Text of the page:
sev eral biomec hanica l st udies as  supporti ng his



 contention that sport shoes are unsafe. No data are

presented nor are any conclusions drawn in any of the

biomechanical studies cited by Robbins on the question

of the safet of sport shoes.

Dr. Robbins misrepresentation of the literature he

cites is  almost universal. few of many examples:

Robbin s cites Casperson et a l. (Med. Sci. Sports Exerc.

 16:113 1984) vs Marti et al. (Am. J. Sports Med.

 16:285-294 1988) to show a trend toward an increase

in running injuries over the y ears when in fact these

studies cover overlapping time periods. Casperson's

work (a very brief abstract that did not  mention footwear)

was published in 1984 and covers participants in

a 1983 race. And although the Marti research Dr.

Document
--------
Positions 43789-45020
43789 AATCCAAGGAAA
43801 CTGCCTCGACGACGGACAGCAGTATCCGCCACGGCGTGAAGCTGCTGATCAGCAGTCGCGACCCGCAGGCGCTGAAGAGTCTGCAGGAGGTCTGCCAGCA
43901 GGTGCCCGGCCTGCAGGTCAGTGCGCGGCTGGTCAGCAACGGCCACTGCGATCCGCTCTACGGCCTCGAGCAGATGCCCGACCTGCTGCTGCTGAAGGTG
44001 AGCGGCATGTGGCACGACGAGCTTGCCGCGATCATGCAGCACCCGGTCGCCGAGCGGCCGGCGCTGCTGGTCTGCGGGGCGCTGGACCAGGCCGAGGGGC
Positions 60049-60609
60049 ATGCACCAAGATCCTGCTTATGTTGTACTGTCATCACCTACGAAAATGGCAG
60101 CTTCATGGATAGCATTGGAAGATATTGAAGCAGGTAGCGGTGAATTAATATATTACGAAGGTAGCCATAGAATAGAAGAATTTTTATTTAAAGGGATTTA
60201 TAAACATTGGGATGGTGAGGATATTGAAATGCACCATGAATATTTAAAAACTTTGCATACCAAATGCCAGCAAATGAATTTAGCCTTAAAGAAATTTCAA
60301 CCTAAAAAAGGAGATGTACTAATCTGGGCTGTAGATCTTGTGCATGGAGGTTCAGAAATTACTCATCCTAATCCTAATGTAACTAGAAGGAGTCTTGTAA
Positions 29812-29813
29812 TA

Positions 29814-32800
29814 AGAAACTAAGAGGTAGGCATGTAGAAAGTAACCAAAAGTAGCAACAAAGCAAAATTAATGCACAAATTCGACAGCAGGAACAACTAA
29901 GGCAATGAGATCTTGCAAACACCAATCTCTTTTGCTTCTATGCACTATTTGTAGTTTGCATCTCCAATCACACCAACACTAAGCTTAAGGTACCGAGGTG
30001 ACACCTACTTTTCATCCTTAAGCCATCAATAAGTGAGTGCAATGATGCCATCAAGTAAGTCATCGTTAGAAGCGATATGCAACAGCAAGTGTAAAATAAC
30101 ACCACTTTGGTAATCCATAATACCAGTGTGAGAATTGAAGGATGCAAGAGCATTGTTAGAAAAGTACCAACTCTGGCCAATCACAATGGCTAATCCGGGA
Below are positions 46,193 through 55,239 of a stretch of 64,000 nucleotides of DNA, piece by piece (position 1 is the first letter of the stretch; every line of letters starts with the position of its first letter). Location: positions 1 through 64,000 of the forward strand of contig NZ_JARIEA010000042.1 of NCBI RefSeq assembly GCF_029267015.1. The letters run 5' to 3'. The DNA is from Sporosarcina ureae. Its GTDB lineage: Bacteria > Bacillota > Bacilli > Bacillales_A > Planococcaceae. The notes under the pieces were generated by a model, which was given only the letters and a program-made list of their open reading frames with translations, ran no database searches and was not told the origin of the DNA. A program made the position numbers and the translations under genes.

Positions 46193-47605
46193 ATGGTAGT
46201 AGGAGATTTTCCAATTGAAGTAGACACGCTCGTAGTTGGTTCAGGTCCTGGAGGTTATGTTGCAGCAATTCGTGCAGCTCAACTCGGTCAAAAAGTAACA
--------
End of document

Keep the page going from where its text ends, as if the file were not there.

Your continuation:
Robbins cites in support of his contention that shoes

are uns afe was published in 1988 in fact the surv ey

was done in 1984 and was based on running injuries

experienced during 1983-84.

Further to the point Marti' s research presents no

 data to show that shoes are unsafe but he did find a

statistically signific ant "preventive effect from the use

of shoe inserts-a point that clearly contradicts Robbins'

assertions but which he conveniently overlooks.

Dr. Robbin further cites Marti as showing that runners

who wear more expensive shoes (>$40) are more frequently

injured, but Marti c learl point out that this

is an " incorrect conclusion Only 2.7%  of his sample

w ore shoes under $40 in cost raising the suspicion that